Beginning of Fisherman’s Knot

Next attach each of these to the 550 cord pieces you made earlier. Lay your loop behind the 550 cord with the fisherman’s knot at the 10 o’ clock position. Wrap the upper half of the loop through the lower half three times, then dress it down. As you are dressing the knot, pull majority of the slack from one side, this will help make sure your knot ends up on the sides instead of the center of the loop where the strain will be. This is not really that important in this application, but practice makes perfect.

Starting of Prusik loop, do this two more times then tighten

Make sure that the Fisherman’s knot does not end up in the knot you’re making around the 550 cord. When you are finished it should look like mine. Three wraps working from the center out, with a locking bar across the front, knot on the side.

The Prusik loop is great because it can be slid using pressure on the side of the knot, yet when strain is placed on the loop it won’t slide.

Once you have all your Prusik’s attached, take the 550 cord piece and attach it to the small loops of bank line on the space blanket using another Lark’s Head knot. Pull all the slack though so the knot on the end of your 550 locks against the Lark’s Head.

Completed space blanket guy line

Next, take 3 or 4 pieces of Gorilla tape and reinforce the center of your space blanket as I’ve done. Do this on both sides of the space blanket.

You’re now done modifying the space blanket, so let’s get it attached. Set up your tarp, mine is set up Basha Style in the pictures. After your tarp is set up, spread your space blanket underneath with the shiny side pointing the way you want it to. To trap heat under the tarp, Silver side should be down. To reflect heat, Silver side is up.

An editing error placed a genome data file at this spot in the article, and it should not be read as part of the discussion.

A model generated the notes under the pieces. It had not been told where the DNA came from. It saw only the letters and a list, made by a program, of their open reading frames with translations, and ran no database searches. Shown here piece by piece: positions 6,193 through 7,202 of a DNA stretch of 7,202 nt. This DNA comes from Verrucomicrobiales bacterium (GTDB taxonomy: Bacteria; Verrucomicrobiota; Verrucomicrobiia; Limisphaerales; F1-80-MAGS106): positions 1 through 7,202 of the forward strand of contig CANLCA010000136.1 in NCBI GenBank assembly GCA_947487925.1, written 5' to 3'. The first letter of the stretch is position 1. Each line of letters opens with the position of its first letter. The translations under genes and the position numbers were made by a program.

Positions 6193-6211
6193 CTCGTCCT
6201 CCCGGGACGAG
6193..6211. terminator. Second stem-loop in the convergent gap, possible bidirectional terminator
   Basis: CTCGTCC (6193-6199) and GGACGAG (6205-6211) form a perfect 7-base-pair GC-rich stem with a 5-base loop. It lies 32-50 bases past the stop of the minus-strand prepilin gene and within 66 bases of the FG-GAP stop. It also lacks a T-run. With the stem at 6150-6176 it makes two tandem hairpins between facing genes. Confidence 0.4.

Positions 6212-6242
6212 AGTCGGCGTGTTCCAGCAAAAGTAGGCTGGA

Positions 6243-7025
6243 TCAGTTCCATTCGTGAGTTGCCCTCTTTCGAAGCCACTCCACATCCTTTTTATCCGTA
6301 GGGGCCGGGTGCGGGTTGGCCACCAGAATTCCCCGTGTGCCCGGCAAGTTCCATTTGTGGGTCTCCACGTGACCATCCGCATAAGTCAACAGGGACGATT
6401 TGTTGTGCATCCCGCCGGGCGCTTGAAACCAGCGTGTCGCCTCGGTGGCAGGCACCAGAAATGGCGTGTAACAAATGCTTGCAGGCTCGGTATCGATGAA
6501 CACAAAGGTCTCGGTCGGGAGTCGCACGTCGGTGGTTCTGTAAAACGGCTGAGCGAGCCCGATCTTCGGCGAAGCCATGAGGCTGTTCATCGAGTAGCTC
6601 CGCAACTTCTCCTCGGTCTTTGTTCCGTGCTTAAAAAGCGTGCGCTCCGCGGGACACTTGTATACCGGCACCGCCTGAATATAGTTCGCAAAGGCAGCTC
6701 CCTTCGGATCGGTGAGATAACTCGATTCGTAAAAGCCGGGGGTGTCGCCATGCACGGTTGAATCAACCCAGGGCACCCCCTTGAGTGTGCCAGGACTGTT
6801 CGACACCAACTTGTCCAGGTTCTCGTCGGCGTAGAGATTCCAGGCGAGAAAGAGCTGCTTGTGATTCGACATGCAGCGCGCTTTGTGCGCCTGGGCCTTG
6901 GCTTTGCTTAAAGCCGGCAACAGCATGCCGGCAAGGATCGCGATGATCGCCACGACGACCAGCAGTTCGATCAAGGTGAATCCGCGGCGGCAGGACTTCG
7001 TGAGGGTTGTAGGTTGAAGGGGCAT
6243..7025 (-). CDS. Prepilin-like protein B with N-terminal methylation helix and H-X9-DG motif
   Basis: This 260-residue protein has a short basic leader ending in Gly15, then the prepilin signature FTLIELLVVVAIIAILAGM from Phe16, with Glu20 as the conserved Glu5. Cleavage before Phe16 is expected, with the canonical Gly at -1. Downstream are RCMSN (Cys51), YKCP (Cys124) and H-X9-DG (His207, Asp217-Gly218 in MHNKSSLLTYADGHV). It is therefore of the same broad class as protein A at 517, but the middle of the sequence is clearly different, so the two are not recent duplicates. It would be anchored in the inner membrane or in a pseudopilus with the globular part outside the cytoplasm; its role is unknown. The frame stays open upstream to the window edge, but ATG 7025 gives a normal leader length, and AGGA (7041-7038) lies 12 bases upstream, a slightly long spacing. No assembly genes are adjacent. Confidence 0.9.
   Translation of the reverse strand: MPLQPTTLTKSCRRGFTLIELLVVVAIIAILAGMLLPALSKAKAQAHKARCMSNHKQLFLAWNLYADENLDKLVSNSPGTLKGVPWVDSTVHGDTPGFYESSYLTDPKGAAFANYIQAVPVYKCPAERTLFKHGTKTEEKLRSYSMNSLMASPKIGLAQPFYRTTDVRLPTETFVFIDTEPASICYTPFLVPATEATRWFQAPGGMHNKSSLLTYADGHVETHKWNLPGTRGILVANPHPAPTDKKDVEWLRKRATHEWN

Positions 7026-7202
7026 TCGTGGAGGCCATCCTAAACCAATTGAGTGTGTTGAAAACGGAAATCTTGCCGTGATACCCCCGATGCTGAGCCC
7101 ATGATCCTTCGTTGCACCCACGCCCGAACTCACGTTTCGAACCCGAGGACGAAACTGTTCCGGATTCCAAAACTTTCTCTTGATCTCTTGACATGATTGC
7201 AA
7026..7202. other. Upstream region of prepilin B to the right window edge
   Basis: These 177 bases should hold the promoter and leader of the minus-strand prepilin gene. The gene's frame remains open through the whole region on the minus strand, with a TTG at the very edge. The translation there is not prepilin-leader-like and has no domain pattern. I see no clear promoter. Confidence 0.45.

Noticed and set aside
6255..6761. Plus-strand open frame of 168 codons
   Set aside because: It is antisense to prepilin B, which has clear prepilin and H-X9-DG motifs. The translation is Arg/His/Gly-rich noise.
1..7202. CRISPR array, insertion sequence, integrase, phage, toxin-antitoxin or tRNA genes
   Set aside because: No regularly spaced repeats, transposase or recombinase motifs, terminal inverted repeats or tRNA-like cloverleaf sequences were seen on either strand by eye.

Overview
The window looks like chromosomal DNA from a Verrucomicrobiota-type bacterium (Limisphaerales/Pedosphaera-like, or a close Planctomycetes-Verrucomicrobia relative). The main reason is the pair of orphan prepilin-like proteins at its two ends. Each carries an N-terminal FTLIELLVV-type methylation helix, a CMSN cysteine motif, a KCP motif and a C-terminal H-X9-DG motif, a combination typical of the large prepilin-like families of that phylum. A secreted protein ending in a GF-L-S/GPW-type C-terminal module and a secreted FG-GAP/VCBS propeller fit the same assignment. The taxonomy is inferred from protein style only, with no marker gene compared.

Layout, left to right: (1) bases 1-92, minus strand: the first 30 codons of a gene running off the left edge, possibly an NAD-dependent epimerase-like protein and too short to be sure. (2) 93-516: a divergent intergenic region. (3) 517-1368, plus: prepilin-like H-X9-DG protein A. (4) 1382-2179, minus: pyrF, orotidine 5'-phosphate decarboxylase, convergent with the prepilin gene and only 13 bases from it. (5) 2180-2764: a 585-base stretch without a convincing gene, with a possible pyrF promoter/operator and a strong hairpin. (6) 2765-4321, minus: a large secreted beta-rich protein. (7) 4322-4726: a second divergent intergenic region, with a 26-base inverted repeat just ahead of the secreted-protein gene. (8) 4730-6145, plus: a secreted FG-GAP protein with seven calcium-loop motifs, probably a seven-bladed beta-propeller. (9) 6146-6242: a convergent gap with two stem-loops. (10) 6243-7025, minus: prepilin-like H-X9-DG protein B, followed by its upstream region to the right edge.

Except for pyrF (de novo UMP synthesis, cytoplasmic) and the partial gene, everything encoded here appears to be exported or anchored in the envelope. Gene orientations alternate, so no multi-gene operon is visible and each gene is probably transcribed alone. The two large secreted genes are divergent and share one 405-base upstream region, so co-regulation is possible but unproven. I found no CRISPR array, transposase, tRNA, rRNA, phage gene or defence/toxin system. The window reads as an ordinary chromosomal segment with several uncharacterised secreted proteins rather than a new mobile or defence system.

Ensure all the Prusiks on your space blanket are slid out to the end of the 550 cord. Start at a corner and insert your space blanket Prusik through the grommet in your tarp, then insert a toggle. While holding the Prusik, pull some 550 cord through it about half ways.

Attaching first corner guy
A premade toggle from a plastic coat hanger I liberated from the Mrs.
Toggles can be made off the landscape too

Go to the opposite corner and repeat the process, except this time only pull the 550 cord until the slack in the space blanket is almost gone. We don’t want this very tight since we don’t want to damage the space blanket.

Tightened guy

Repeat this process for the other two corners, then the sides. If your tarp begins to bunch near the toggles it’s because you are pulling on the space blanket too much, just release some tension. If you’re using Bivy Poles like I did, I just looped the Prusik over the Bivy Pole point instead of using a toggle. Finally you can add a blunt stick or another Bivy pole to the center where you added the tape reinforcement to prop up the shelter a bit more.

Notice bunching of tarp, this corner is too tight

That’s really all there is to it. I set this up the other day when it was 100 degrees out, and with the shiny side facing out it was about 20 degrees cooler under my shelter. It felt really good with the breeze that was blowing through the elevated sides. That evening I had planned to take it down, but we had a thunderstorm blow in with about 40 MPH winds so I left it up. What better way to test the system? The next morning it was still standing, no worse for wear.

Completed installation


  1. This is Good Info.

    BR- Thanks Clay, I edited your comment for security reasons. Feel free to email me at shocktroop0351@tutanota.com

    I also sent you an email as well, let me know if you got it.

    On Mon, Jun 7, 2021, 1:21 PM Badlands Fieldcraft wrote:

    > Badlands Rifleman posted: ” Tarps are great pieces of shelter kit, > typically being lighter and more versatile than a tent. We cover a few easy > and useful methods in The Fieldcraft Course and students get very creative > at coming up with ways to make them work for them. As versatile ” >